I am merely giving figures, showing the number of deaths from shot-firing accidents.

    This is a highly technical subject of which I do not claim to have much knowledge, and I shall be very glad if the Noble Lord will come to the immediate object of his Clause. I think he has stated sufficiently his general grounds, and I will now ask him to keep to the Clause.

    8.0 P.M.

    It is not my intention to take up the time of the House, and I do not understand why the hon. Member does not desire a full discussion of the subject. These accidents occur when a shot-hole has been rammed. In some cases the wires connecting the detonator with the electric battery are injured in the ramming, and when it is sought to explode the detonator there is a short circuit, the detonator does not explode, and there is a misfire. That is caused by the fact that the wires connecting the detonator to the battery are inserted before the hole is rammed. My Clause is designed to provide that the detonator shall be inserted only after the shot-hole has been rammed. The fact that the wires are sometimes broken, or that the insulation is knocked off, is a comparatively frequent cause of misfiring. There are a great number of misfires, but only a comparatively small proportion result in serious explosions. It should always be remembered that every misfire is to a certain extent a potential accident. Many of these shot-firing accidents have occurred through there having been in the first instance a misfire, then a second shot-hole has been drilled, and, an explosion having taken place, the old live detonator lies among the débris and somebody either knocks or hits it, or there is some pressure of weight upon it which explodes it and causes disaster. It is to remedy that particular form of accident that this new Clause is proposed. There is another sort of accident the Clause is intended to provide against, namely, cases where the detonator occasionally explodes in the actual ramming of the hole. If the detonator is inserted after the hole has been rammed, then the chance of its being exploded in that manner is very much lessened. The Clause gives the Secretary of State the fullest authority to exercise his discretion within the limits laid down.

    I must inform the House that I know of only one appliance that comes within the description of this Clause, the appliance with which everyone in the coal business is familiar, known as the "P.P." appliance. I have no sort of interest, direct or indirect, in that appliance or in the company. I am exceedingly unwilling to confer a monopoly by Act of Parliament upon a particular company or syndicate, or upon a particular form of invention. Therefore, I have tried to draft the Clause in such a way that the essential points of safety which are claimed by this particular invention are safeguarded, while it does not preclude competition with other inventions which fulfil these conditions. If the drafting of the Clause can be improved, I should, of course, welcome any assistance hon. Members can give in that direction. Although if this Clause were adopted it might possibly have the effect of bringing a large profit to those interested in this particular invention, yet when it is a case of saving human life that is not a reason which ought to deter this House from insisting upon anything which it thinks is essential to the greatest safety. If it is a case of the saving of the lives of men and boys we ought not to be deterred from passing this Clause by the fact that there is an invention in which a company is interested who would perhaps make a profit if the Clause were carried into operation.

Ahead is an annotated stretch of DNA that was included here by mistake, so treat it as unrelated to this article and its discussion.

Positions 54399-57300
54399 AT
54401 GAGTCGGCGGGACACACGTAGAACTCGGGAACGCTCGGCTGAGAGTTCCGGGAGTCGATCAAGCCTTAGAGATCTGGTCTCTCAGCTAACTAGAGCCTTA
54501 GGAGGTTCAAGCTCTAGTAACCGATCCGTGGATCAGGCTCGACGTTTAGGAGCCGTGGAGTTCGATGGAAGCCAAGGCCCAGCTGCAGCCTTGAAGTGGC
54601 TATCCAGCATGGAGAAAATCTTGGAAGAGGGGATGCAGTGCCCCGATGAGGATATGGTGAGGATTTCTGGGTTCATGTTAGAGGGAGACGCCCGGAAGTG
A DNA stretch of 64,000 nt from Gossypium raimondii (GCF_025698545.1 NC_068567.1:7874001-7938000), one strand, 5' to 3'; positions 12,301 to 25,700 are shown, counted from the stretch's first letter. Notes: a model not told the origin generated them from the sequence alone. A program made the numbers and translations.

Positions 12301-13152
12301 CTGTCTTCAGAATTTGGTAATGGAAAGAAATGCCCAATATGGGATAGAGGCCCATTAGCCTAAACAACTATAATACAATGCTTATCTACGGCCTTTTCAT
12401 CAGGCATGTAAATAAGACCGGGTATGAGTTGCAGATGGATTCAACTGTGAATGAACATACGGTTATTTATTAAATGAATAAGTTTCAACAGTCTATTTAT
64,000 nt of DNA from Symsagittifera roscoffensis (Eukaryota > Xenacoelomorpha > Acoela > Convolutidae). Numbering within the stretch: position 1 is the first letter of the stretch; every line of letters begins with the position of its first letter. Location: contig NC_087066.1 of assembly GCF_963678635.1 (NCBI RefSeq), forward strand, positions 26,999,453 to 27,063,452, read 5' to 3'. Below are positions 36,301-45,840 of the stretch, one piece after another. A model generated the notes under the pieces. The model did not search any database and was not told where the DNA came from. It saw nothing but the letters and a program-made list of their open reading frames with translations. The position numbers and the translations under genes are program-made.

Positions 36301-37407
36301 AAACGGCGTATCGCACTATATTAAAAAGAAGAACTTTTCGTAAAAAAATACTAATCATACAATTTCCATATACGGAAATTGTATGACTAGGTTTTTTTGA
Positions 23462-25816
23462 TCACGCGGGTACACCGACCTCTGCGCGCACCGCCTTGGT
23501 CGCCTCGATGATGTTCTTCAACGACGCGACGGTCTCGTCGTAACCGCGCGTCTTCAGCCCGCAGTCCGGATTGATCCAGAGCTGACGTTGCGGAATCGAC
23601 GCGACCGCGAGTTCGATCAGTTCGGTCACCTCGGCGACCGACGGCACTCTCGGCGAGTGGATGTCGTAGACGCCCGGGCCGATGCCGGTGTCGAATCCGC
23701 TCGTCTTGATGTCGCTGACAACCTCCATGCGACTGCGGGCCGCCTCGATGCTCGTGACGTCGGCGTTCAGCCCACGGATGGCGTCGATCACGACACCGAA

No doubt various objections will be raised to the Clause. In the first place, some hon. Members may say that if this invention is satisfactory and affords all that is claimed for it, why not leave it to be voluntarily adopted by coal-owners? That is a very legitimate criticism, but in these days of keen competition there is always a difficulty in introducing a new system of this sort. I believe the system has been tried in several collieries and, generally, with great success. It undoubtedly increases the cost of production to the extent of about one-fifth of a penny per ton. That is not a very large sum, but when you are dealing with thousands of tons it may come to a considerable amount. I do not think it is the cost which prevents colliery owners from taking up an invention of this sort, because I am perfectly certain that if colliery owners were convinced that any invention would increase the safety of life they would adopt it, no matter what the cost might be. The real difficulty in this matter is that there is an innate conservatism, which I should be very glad to see exercised on other subjects, among colliery managers and miners. Those who have had experience of these matters will agree that it is very often the case that a new invention which is subsequently universally adopted at first meets with considerable opposition, especially from masters and men, merely on account of their conservatism and dislike to adopting a new system. I believe that is a real difficulty. That is why I desire to make the use of this particular form of appliance compulsory, because it would overcome the difficulty and tend to increase safety in the mines.